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BOLIVIA, NC (WWAY) — A Pulitzer Prize-winning novel will stay in Brunswick County Schools despite a county commissioner’s objections.

After months of debate about the educational value of “The Color Purple,” the school board today turned the page on the controversy, but not before their own bit of drama.

The board took two votes this afternoon. In the first vote the board decided to ban “The Color Purple” from classrooms. But after confusion set in, and they realized what they had done, they took a second vote and decided to keep the book as part of 11th and 12th grade AP curriculum.

County Commissioner Pat Sykes challenged West Brunswick High School’s use of the book citing what she called immorality, filth and vulgar language.

When the school’s principal denied the challenge, Sykes appealed to Superintendent Dr. Edward Pruden, who also rejected her request.

Friday the school board sided with Pruden.

Board Chair John Thompson says after reading the book, he thought it had literary merit.

“I sort of viewed the book as a historical novel,” Thompson said. “It’s about a group of Americans looking for their own identity in the ’30s, ’40s, and ’50s, and the difficulties they face.”

After the meeting Sykes says she respects the board’s decision and hopes to see changes in current policies.

The board will now take a look at its current policies dealing with selection of course material and parent inspection and objection of those materials.

Comment on this Story

  • guest000000

    And Ginny Quaglia is a joke.

  • guest000000

    The correct decision was made by the board of education. There are about 1 millions teachers I’d listen to about how to best educate our children before I listened to Pat Sykes’ opinion on how we should.

  • Judy Galloway

    I’m so disappointed in the boards decision. When a book cannot be read aloud in public due to the language, kids should not be required to read in school. If everyone would just read the language in The Color Purple, I think they would have a different opinion. If the kids used the language at school, they would be punished or expelled.

  • Guest000000

    We need to remember the elected official responsible for this HUGE waste of time, effort and money come election time. We also need to remember the two other elected officials who voted to go along with her. Even though it manifests itself in a different way, she is just as clueless as the commissioner she replaced. Luckily some of the high school students she believes are too immature to handle this work of literature will be old enough to vote in a couple years.

  • arleneowens

    BRAVO! Censorship is never a service to education.

  • wilm nc here

    we need to keep the bible out of the schools too.

  • Meredith H

    I can’t believe that in 2013 (now 2014) this is even an issue. First and foremost, “The Color Purple” is such an outstanding piece of literary art. It’s moving. It’s provoking. It’s engaging. It’s historical. It has so many levels of messages and meanings. Secondly, this whole thing started because of the language in the book? Really now. I hate to tell you parents, but the your sixth graders are saying/texting/posting way worse words and phrases than what are found in that book and they haven’t read it–so they are definitely not learning such language in English class. To think that banning a book will keep your little angels from speaking foul words is not only blind but ignorant. I think it’s a shame that they have limited such a great piece of work to only AP level classes when students of any course rigor could learn a great deal from reading it. What is this?? Nazi Germany?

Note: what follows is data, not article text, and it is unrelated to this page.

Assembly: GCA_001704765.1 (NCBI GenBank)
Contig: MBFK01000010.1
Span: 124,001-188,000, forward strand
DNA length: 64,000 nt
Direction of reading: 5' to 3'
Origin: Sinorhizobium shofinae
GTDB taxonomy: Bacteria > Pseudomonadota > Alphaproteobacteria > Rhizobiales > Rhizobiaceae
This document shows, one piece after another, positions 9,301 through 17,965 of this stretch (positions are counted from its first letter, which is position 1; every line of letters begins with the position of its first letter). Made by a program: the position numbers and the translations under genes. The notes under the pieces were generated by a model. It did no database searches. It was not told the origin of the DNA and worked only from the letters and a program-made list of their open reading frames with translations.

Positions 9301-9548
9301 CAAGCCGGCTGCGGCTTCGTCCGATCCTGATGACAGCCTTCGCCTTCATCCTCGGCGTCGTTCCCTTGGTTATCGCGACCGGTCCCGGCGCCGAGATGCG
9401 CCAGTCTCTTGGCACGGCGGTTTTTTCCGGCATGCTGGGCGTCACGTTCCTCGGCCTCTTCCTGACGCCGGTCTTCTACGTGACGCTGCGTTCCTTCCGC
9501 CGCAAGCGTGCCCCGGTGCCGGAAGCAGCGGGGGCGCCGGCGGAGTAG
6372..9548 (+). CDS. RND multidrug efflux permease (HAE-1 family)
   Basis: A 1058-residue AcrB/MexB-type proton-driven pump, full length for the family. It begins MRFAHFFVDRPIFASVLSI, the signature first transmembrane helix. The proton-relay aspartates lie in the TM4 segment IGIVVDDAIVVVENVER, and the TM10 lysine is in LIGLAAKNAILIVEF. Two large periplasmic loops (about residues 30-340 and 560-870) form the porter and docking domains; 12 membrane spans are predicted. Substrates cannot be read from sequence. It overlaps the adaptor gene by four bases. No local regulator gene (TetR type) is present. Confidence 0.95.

• jack spratt

    If purple is the color of courage, the Brunswick County School Board can’t wear it. What a bunch of scared little bunnies. There are literary works more worthy of serious study that aren’t filled with profanity, scenes of violence and human degradation and reeking with such a degree of offensiveness. I do get it. It’s on the AP test. To that I say, change it. 18 year olds are only adults by a legal definition. I’d agree it is suitable for young adults but I disagree with the definition of age alone as being what makes one an adult. Many high school seniors are only 17. Some may be 21, but that is another story…most likely a sports story. Thank you Commissioner Sykes for exhibiting the moral courage to stand up for your convictions. In this day, when morals are missing in so many politicians, you are an exception.

  • Guest2020

    Teaching trash like this instead of real literature is part of what is wrong with our education system. Another part of what is wrong is having idiots like Pruden making decisions like this. Educators like him, who come up through the system, will stick to the system instead of making the changes that will actually benefit the students. But, we are talking about a man who said that the parents of Brunswick County need to be reprogrammed. Actually, the educators, who are running our education system into the ground, are the ones who need to be reprogrammed. What they are doing is obviously not working. They are allowing filth in the schools that many parents would not allow in their homes. It’s ridiculous. People need to get off the political correctness wagon and get on the education wagon and start demanding that proper material be taught in our schools. The dumbing down of America will continue until education is taken seriously.


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